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Joel Pearson, Colin Clifford, Frank Tong; Perceptual and mnemonic contents of mental imagery revealed by binocular rivalry. Journal of Vision 2007;7(9):57. doi: 10.1167/7.9.57.
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© ARVO (1962-2015); The Authors (2016-present)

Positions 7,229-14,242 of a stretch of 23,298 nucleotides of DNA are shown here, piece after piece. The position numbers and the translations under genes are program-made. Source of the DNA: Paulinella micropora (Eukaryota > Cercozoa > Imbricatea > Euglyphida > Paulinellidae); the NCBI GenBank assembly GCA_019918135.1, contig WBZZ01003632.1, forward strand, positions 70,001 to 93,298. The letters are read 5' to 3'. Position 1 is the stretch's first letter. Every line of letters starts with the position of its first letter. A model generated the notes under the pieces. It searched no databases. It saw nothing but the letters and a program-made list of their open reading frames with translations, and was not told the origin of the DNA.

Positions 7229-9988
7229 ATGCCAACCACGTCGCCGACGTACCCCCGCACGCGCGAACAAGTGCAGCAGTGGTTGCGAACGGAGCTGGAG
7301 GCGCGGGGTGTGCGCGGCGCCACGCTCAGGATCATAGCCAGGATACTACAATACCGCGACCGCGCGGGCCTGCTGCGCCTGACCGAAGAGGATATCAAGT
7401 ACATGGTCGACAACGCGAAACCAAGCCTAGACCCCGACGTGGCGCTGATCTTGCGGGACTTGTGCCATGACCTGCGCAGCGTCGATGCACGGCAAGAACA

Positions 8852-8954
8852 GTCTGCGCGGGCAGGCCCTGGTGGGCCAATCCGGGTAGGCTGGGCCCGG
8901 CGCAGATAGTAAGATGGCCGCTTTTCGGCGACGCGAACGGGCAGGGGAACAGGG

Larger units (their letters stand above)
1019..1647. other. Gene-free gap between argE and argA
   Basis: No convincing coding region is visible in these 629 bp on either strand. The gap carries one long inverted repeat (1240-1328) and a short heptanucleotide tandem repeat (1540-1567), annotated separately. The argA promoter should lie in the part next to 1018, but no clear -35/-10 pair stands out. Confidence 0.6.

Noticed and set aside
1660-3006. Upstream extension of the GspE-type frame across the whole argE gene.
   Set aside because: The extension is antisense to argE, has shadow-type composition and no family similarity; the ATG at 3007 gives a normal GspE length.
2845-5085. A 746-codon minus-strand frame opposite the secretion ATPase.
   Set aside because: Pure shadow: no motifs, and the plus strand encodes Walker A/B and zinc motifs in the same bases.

Mental imagery refers to people's ability to reconstruct perceptual experiences from memory. Controversy surrounds whether imagery relies on the same sensory representations as perception. Here, we report a collection of experiments in which we utilized binocular rivalry as a tool to reveal the perceptual and mnemonic contents of mental imagery. Observers were either shown or instructed to imagine one of two oriented patterns, several seconds prior to the presentation of an ambiguous rivalry display consisting of both competing patterns. The presentation of low luminance patterns strongly biased the perception of subsequent rivalry displays, in favor of the previously seen pattern. Remarkably, mental imagery of a specific pattern led to equally potent bias effects. Further experiments revealed that the effects of both imagery and perception were highly orientation-specific, with bias effects showing peak tuning for matching orientations. Longer periods of mental imagery led to progressively stronger bias effects, mimicking the effects of prolonged viewing of a physical pattern. These bias effects were observed even when subjects had to perform an intervening visual task prior to presentation of the rivalry display, which required attending to rapidly presented letters at central fixation. This suggests that prolonged mental imagery leads to the build-up of a short-term trace, which can endure for brief periods when observers are engaged in other tasks. Other experiments indicated that the top-down effects of imagery could be distinguished from manipulations of visual attention. Our results suggest that imagery mimics the effects of direct visual stimulation, leading to the formation of a short-term sensory trace lasting several seconds. This sensory trace can strongly bias an observer's future perceptual state under ambiguous conditions. It appears that top-down endogenous phenomena such as imagery can alter the balance of neural competition in binocular rivalry, commonly thought to transpire in early visual areas.
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